Advertising
Advertising

20 Effective Ways to Control a Bad Temper

20 Effective Ways to Control a Bad Temper

Do you see red when your morning train is delayed? Do you feel your temper flaring when you have a hard day at work? Anger is a normal and healthy emotion, but it can often flare and cause issues in your life.

Check out 20 ways to help deal with your temper when it flares.

1. Take a timeout.

If you feel your temper slowly rising, remove yourself from the situation completely. Take a deep breath and count slowly to 10. This method often calms people down and stops them from reacting in an irrational manner, so you can solve your problems rather than continuing to fight.

2. Don’t carry your temper.

Often people become frustrated by one thing and end up carrying the anger around with them, long after the actual reason has passed. If you dislike your job, go to the gym or to the library before you go home from work. Take a little bit of time to let the anger pass so that the rest of your day isn’t clouded by it.

3. Keep a journal.

Try keeping a journal of your moods over a two week period. Look out for times you have become aggravated, and times you have remained calm. Write down what happened to trigger your temper, how you dealt with your anger, and how people reacted.

Advertising

4. Practice relaxation techniques.

When you become angry, try visualizing a place where you feel happy and calm. Take deep breaths, and repeat a word or phrase in your mind as you envision the place. Continue repeating the phrase and visualizing the place until you feel like you have control over your anger.

5. Take a walk.

Exercise in itself can be a great stress reliever, as your body releases endorphins as you walk. Remove yourself from the situation that has aggravated you, take a walk and get the chance to clear your mind and gain new perspectives. When you feel ready to deal with the situation, walk back with a clear head.

6. Take a class you enjoy.

Try joining a class where you will have the opportunity to vent and express your anger through a different method. Dance, running, and Zumba classes are all great ways to let go of tension in a relaxed and happy environment.

7. Change your mindset.

Sometimes people can make a stressful conversation even more stressful by having a negative outlook. Sometimes you have every right to be annoyed, but always try looking at the issue through another perspective. Often pessimistic thoughts can make everything seem worse than it is; try asking yourself if you are being a pessimist, an optimist or a realist.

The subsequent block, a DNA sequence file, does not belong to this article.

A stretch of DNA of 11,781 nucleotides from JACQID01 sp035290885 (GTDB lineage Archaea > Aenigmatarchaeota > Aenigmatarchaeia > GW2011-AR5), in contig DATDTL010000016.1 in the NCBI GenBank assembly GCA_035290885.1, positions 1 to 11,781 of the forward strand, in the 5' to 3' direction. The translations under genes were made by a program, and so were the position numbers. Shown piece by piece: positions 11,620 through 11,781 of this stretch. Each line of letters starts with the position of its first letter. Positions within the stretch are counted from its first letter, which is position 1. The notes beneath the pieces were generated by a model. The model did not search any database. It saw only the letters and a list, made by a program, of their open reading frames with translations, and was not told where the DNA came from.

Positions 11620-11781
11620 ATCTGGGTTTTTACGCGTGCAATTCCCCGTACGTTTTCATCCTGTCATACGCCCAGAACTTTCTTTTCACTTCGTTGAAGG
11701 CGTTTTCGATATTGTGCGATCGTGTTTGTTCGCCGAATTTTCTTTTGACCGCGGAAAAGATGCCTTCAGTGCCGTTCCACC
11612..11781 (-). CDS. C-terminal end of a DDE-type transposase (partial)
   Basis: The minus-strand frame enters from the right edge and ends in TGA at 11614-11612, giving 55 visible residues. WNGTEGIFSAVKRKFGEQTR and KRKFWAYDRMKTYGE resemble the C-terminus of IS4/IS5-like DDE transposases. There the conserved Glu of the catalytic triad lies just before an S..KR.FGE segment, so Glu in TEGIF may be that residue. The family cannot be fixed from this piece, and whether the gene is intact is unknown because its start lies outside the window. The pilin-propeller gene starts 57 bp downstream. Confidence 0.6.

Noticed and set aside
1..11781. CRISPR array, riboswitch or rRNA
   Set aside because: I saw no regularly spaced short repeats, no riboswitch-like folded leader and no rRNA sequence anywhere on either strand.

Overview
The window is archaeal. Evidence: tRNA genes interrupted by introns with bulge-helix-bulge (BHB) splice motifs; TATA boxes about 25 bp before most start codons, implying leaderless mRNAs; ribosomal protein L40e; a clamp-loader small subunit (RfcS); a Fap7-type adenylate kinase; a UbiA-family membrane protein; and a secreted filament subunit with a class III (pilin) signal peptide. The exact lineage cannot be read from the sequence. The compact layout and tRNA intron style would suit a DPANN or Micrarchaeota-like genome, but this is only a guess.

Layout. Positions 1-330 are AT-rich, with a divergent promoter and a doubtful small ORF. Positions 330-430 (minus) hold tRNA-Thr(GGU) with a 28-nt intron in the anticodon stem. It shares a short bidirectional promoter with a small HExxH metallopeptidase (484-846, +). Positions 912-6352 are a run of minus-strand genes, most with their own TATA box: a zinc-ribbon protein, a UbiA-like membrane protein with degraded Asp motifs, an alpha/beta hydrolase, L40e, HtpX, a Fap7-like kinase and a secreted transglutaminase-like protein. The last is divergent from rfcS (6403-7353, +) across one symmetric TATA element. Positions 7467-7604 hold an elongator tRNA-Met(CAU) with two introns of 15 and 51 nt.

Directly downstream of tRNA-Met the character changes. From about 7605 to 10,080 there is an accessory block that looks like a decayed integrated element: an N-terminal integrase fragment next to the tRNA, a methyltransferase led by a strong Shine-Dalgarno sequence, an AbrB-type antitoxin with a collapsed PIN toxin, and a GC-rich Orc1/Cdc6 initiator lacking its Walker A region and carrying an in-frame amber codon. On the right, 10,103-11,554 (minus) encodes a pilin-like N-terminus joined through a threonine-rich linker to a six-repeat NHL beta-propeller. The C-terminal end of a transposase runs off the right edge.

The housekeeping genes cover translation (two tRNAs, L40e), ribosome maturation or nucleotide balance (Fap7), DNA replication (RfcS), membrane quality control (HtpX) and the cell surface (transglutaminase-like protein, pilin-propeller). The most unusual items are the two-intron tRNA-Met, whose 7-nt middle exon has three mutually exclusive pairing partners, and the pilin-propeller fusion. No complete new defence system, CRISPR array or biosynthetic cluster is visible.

8. Think of a funny memory.

If you have had a long, stressful day, anything from the commute home to burning dinner can leave you feeling angry. When you feel your temper rising over something small, think of a funny memory you have with your family or friends. Remind yourself that this is temporary, and it won’t matter in a few hours.

Advertising

9. Discuss how you feel.

If your temper mostly flares with the same person, try speaking to them differently to help make your point. If your partner doesn’t tidy the house, say, “I am upset I have to tidy every evening” rather than, “You never do any tidying.” Discuss your feelings, rather than putting down the other person, and it is likely they will stop aggravating you and will instead try to help.

10. Don’t hold grudges.

Don’t waste your time feeling angry about events which are over and unchangeable. It will make your life harder on a day-to-day basis, but it is likely the people you feel angry at don’t even think about the issue. Shrug off old arguments and focus on making yourself happy.

11. Listen to music during stressful times.

If you hate the commute to work, bring along an MP3 and listen to your favorite album until you arrive. If you hate working out, download an upbeat album to listen to as you exercise.

If you have troubles with your temper, doing tasks you hate can rile you up and leave you carrying the anger around with you all day. Listening to music while you do unpleasant tasks can help reduce and prevent any feelings of anger.

12. Identify a solution.

If you tend to get angry about the same things over and over again, work on them specifically. If you hate how messy your teenager’s room is, shut their door. If your partner never texts you back, ring them when you need to speak to them. Try to remind yourself that anger isn’t a solution.

Advertising

13. Know your triggers.

If taking about the environment or politics raises your temper, politely excuse yourself from the conversation while people discuss such matters. If you dislike busy places, do all of your shopping during the quietest times. If certain things aggravate you, avoid them or cut them out completely for a calmer life.

14. Set alarms for during the day.

If your temper often flares while you are at work, set a couple of alarms on your phone throughout the day. When the alarm goes off, take a minute to yourself. During this time think about how you are feeling, and why you feel this way. If you feel any negative emotions, address them so you don’t have to spend any more time thinking about it. After a minute, regroup and continue with your work.

15. Use calming scents.

If you have a place or a room where you often feel calm and relaxed, buy a scent you love for the room, such as lavender. When you are in the room, you will associate the smell with feeling calm and content. If you carry a scented cloth with you as well, you can use it later in stressful situations to help you feel calm and relaxed.

16. Smile.

When your temper has flared, the last thing most people want to do is smile. However, smiling lowers your body’s stress response, while quelling feelings of anger.

17. Stretch in the morning.

In the morning, most people tend to wake up, hit the alarm and jump in the shower. However, if you have a short temper and you’re “not a morning person,” try stretching when you first wake up. This gives you a few minutes to yourself before you get ready, it is good for your muscles, and it can be very calming.

Advertising

18. Look at your environment.